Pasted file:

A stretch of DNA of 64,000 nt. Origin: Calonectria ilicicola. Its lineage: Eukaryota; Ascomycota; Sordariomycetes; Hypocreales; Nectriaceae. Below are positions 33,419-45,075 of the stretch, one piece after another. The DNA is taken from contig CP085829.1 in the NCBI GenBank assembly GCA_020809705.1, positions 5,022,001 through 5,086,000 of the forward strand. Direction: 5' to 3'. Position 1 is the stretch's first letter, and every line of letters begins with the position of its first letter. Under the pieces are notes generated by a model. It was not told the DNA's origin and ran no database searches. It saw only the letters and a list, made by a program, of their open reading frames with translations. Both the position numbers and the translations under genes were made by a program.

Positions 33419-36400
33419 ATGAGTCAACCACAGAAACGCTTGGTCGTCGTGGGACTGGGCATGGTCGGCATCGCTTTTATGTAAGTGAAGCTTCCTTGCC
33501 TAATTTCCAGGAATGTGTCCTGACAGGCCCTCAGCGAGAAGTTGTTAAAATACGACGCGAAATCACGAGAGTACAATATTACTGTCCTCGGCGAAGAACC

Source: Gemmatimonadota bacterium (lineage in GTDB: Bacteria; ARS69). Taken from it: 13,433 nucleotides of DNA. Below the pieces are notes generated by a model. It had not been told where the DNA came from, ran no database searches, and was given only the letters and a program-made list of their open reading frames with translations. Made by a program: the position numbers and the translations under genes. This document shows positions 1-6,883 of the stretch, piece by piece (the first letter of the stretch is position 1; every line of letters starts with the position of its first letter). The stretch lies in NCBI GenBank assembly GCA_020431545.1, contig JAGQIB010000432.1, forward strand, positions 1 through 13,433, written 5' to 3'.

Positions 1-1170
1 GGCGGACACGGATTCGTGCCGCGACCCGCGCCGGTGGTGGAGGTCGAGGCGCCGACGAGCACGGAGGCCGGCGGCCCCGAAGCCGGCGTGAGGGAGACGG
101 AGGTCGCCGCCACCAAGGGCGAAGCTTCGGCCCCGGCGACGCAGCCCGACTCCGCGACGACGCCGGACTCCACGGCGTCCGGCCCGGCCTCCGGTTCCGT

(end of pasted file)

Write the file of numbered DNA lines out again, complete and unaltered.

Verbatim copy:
A stretch of DNA of 64,000 nt. Origin: Calonectria ilicicola. Its lineage: Eukaryota; Ascomycota; Sordariomycetes; Hypocreales; Nectriaceae. Below are positions 33,419-45,075 of the stretch, one piece after another. The DNA is taken from contig CP085829.1 in the NCBI GenBank assembly GCA_020809705.1, positions 5,022,001 through 5,086,000 of the forward strand. Direction: 5' to 3'. Position 1 is the stretch's first letter, and every line of letters begins with the position of its first letter. Under the pieces are notes generated by a model. It was not told the DNA's origin and ran no database searches. It saw only the letters and a list, made by a program, of their open reading frames with translations. Both the position numbers and the translations under genes were made by a program.

Positions 33419-36400
33419 ATGAGTCAACCACAGAAACGCTTGGTCGTCGTGGGACTGGGCATGGTCGGCATCGCTTTTATGTAAGTGAAGCTTCCTTGCC
33501 TAATTTCCAGGAATGTGTCCTGACAGGCCCTCAGCGAGAAGTTGTTAAAATACGACGCGAAATCACGAGAGTACAATATTACTGTCCTCGGCGAAGAACC

Source: Gemmatimonadota bacterium (lineage in GTDB: Bacteria; ARS69). Taken from it: 13,433 nucleotides of DNA. Below the pieces are notes generated by a model. It had not been told where the DNA came from, ran no database searches, and was given only the letters and a program-made list of their open reading frames with translations. Made by a program: the position numbers and the translations under genes. This document shows positions 1-6,883 of the stretch, piece by piece (the first letter of the stretch is position 1; every line of letters starts with the position of its first letter). The stretch lies in NCBI GenBank assembly GCA_020431545.1, contig JAGQIB010000432.1, forward strand, positions 1 through 13,433, written 5' to 3'.

Positions 1-1170
1 GGCGGACACGGATTCGTGCCGCGACCCGCGCCGGTGGTGGAGGTCGAGGCGCCGACGAGCACGGAGGCCGGCGGCCCCGAAGCCGGCGTGAGGGAGACGG
101 AGGTCGCCGCCACCAAGGGCGAAGCTTCGGCCCCGGCGACGCAGCCCGACTCCGCGACGACGCCGGACTCCACGGCGTCCGGCCCGGCCTCCGGTTCCGT